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David Andelman    

Executive Director of The Red Lines Project, Award-Winning Columnist for CNNOpinion & Veteran New York Times and CBS News Correspondent

David A. Andelman, executive director of The Red Lines Project, and a veteran former New York Times and CBS News correspondent, is currently an award-winning columnist for CNNOpinion. His new book, A Red Line in the Sand: Diplomacy, Strategy, and the History of Wars That Could Still Happen, was published in 2021 along with its Evergreen podcast. In connection with their debut, he has spoken to broad (virtual) audiences in New York, London, Seoul, Hong Kong, Singapore, Warsaw, and is booked to speak to groups in Paris, Los Angeles, Chicago, Boston, Washington, and New Delhi in the first half of 2021.

Represented by All American Speakers, he has spoken to corporate audiences from Montreal to Los Angeles. He appeared nightly on CBS News for a decade as senior European correspondent, and today appears frequently on CNN.

He was awarded the Deadline Club Award for Best Opinion Writing for his CNN commentaries in 2018 and again in 2019 for his Reuters columns. He served for seven years as Editor & Publisher of World Policy Journal. Previously he served as an executive editor of Forbes. Earlier, he was domestic and foreign correspondent for The New York Times in New York and Washington, as Southeast Asia bureau chief, based in Bangkok, then East European bureau chief, based in Belgrade. He then moved to CBS News where he served for seven years as senior European correspondent based in Paris. There followed service as Washington correspondent for CNBC, news editor of Bloomberg News and Business Editor of the New York Daily News. He has traveled through and reported from 86 countries.

He is the author of five books, The Peacemakers, published by Harper & Row, and The Fourth World War, published by William Morrow, which he co-authored with the Count de Marenches, long-time head of French intelligence. His third book, A Shattered Peace: Versailles 1919 and the Price We Pay Today was published in a Centenary Edition with foreword by Sir Harold Evans. He has translated from the French and written an epilogue to An Impossible Dream: Reagan, Gorbachev, and a World Without the Bomb published in June 2019 by Pegasus/Norton.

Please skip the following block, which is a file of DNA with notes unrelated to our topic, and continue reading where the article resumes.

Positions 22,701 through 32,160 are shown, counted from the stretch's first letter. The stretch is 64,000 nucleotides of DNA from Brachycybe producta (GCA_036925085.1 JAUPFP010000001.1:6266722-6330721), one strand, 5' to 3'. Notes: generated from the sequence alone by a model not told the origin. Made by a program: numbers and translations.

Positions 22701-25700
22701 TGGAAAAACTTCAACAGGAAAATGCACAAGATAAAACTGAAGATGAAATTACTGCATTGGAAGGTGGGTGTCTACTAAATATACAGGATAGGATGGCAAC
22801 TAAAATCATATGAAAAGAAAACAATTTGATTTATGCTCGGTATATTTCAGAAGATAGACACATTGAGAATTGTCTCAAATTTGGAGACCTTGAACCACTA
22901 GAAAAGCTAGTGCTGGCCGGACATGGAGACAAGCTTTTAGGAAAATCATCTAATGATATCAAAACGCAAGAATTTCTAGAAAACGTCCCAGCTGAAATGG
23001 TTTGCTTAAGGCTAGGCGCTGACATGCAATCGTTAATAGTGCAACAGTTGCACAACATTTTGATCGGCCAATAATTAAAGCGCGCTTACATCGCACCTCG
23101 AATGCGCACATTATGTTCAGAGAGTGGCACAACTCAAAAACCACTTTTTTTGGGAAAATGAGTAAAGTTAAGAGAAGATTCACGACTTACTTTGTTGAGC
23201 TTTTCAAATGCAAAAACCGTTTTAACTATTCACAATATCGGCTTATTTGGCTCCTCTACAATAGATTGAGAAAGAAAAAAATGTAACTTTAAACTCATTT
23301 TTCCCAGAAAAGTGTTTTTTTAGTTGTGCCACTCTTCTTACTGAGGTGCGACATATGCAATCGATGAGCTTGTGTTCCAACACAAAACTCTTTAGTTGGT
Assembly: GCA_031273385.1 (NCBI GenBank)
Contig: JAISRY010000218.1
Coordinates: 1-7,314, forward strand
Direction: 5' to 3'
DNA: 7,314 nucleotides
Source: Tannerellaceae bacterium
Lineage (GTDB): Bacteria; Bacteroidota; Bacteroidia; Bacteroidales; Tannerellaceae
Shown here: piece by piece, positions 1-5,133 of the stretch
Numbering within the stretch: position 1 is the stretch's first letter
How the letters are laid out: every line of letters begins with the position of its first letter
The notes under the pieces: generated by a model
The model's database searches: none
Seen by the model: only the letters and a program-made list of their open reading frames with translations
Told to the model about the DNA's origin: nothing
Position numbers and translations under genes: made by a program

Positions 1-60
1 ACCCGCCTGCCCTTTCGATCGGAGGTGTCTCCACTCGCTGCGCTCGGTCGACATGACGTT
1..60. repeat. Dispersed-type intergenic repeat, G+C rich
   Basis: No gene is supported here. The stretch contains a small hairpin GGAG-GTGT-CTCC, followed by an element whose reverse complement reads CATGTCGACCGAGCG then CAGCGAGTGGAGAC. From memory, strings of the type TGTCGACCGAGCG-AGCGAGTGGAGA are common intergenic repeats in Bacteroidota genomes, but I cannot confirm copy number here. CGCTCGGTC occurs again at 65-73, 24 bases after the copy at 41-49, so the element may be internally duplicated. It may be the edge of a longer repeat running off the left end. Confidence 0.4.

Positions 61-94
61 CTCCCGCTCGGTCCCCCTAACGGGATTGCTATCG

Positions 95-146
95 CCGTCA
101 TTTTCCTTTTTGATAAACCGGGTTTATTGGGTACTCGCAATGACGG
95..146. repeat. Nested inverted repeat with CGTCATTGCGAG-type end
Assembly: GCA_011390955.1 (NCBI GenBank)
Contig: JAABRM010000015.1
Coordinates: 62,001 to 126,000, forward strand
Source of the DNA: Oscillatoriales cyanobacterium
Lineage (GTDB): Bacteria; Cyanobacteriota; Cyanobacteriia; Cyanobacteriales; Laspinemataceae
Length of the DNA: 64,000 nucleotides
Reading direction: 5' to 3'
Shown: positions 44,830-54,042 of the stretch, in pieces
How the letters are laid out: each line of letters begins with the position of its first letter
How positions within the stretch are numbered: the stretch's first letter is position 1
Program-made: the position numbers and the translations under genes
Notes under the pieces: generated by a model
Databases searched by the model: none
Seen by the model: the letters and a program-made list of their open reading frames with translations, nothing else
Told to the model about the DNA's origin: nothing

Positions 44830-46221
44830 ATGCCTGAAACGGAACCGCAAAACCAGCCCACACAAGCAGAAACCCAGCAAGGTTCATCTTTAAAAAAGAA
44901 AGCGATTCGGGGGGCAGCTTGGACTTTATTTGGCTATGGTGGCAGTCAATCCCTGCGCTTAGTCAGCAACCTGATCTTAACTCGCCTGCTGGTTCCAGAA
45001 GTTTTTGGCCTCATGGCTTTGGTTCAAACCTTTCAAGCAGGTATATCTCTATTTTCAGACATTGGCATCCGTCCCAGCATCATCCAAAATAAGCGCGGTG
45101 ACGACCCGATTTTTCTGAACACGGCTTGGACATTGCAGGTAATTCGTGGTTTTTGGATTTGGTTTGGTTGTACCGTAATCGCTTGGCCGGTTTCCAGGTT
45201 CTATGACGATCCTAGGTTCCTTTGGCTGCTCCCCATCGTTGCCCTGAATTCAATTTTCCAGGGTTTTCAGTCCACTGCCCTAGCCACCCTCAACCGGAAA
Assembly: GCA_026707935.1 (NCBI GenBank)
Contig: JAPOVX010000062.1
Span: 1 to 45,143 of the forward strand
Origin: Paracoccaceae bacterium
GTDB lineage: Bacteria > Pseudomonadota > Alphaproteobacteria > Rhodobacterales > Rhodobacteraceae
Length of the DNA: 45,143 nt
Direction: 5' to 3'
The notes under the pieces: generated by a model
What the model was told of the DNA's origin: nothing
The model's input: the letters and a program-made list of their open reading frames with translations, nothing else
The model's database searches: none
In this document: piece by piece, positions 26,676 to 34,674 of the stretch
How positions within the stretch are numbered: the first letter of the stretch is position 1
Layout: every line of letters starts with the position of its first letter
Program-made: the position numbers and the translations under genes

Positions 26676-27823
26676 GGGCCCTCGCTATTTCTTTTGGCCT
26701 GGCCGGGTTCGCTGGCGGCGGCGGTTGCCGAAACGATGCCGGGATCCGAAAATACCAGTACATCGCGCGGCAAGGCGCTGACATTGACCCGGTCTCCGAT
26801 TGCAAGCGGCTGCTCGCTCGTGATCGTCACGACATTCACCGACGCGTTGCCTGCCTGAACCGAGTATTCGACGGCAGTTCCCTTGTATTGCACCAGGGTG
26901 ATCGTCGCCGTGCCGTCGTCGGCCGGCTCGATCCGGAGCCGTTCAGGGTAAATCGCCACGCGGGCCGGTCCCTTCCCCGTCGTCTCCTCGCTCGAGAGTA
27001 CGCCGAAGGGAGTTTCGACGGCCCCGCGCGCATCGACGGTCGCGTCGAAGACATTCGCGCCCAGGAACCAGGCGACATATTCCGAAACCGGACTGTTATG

Andelman has written for Harpers, The Atlantic, The New Republic, The New York Times Magazine, Readers Digest, Foreign Policy and Foreign Affairs. He is a graduate of Harvard University and Columbia University Graduate School of Journalism, and is a member of the Century Association, a life member of the Council on Foreign Relations, Harvard Club of New York, National Press Club and the Grolier Club. He is President-emeritus of the Overseas Press Club of America and The Silurians Press Club, the oldest club in America for veteran journalists.

On December 1, 2021, at the French Consulate General in New York, Andelman was awarded the rank of chevalier (knight) of the Légion d’Honneur, France’s highest civilian decoration.

Speech Topics

The Next China Crisis and How to Cope